Variable vs Fixed Mortgages – What’s the Difference?

The decision on whether to go for a fixed mortgage offer or a variable rate mortgage isn’t always an easy one. It is vital that you understand the pros and cons of these rate types before committing, as the impact on your finances can be significant.

variables vs fixed mortgage rates

What Is A Fixed Mortgage?

Also known as a fixed-rate mortgage, this is a traditional form of your loan, that has the interest rate that remains consistent for the entire term of the mortgage. In other words – once you have signed off and locked in, the interest rates do not change even though market conditions might fluctuate.

What Is A Variable Mortgage?

A variable-rate mortgage is a form of an adjustable-rate loan. This is where the rate of interest that you have to repay may fluctuate over time in either direction. It can be based on set conditions by the lender, market and even other economic conditions.

It may be noted as well that the variable rate mortgage may be fixed for an initial period in the life of the loan. After that period has expired, the interest rate may then adjust based on a preset schedule, as determined by your lender.

The Fixed Mortgage Loan

  • Fixed Rate – This means that your monthly payment on the mortgage will not change over time. You can plan, as you have a predictable payment.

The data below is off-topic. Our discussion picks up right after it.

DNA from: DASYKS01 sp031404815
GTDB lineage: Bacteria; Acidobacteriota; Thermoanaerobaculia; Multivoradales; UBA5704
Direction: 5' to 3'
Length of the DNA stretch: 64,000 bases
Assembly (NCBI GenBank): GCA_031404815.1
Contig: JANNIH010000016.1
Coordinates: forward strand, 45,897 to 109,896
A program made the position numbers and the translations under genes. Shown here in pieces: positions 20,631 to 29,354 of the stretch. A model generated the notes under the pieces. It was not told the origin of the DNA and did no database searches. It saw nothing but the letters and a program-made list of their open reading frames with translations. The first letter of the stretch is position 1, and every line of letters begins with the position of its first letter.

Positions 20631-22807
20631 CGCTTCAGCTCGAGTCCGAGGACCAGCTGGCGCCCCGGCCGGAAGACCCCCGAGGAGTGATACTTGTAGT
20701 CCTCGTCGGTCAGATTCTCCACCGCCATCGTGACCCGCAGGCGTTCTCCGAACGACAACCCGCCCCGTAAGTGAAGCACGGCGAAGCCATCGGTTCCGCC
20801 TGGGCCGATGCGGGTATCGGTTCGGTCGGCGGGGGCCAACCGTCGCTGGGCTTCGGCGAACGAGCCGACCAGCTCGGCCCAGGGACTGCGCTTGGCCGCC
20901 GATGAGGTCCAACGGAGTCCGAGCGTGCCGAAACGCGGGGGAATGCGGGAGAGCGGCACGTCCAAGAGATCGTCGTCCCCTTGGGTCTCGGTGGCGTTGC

• Lower Payment – In this instance when you make a comparison, the monthly payment may be lower than if you were in the variable rate arrangement. There is also less payment of interest in the long run and may be able to have some money left to save for your other goals.
  • Interest Rate Risk – If the prime rate falls during the term of your fixed mortgage, then you could end up paying more money in interest here. The person with the variable rate at this point in time will be paying a bit lower interest than you on the fixed rate.

The Variable Rate Loan

  • Unlikely To Rise – With a variable rate mortgage, you are not going to pay more than the benchmark interest rate set by your lender. This does not matter how high or how low the prime rate rises. This tends to give you control over your interest rate, than if you were on a fixed mortgage rate.
  • Lower Payments – The interest payment on a variable rate mortgage, will change with the prime rate. It may be lower than if you were on the fixed rate mortgage.
  • Interest Rate Risk –  If the prime rate declines over the period of your variable mortgage, then you could possibly end up paying a bit more in interest than if you had a fixed rate. This could lead to some extent in a negative cash flow situation

The Choice

One of the decisions which a person will need to make when weighing the fixed rate versus a variable rate loan is the lifetime of the loan or mortgage. Some persons make the decision where if the loan repayment is say 10 – 15 years or less, then it may be more suitable to take a variable rate. On the converse, if the lifetime of the mortgage is over 20 years in payments then it may be wiser to go to a fixed rate.

These types of decisions are best made with the help of a financial advisor or expert. Some may recommend the variable rate loan as an option for lowering your payments. Others may recommend the fixed rate as it may sound a little bit more stable. Overall, you along with your financial advisor will need to work through your financial situation and also goals in the short, medium and long term.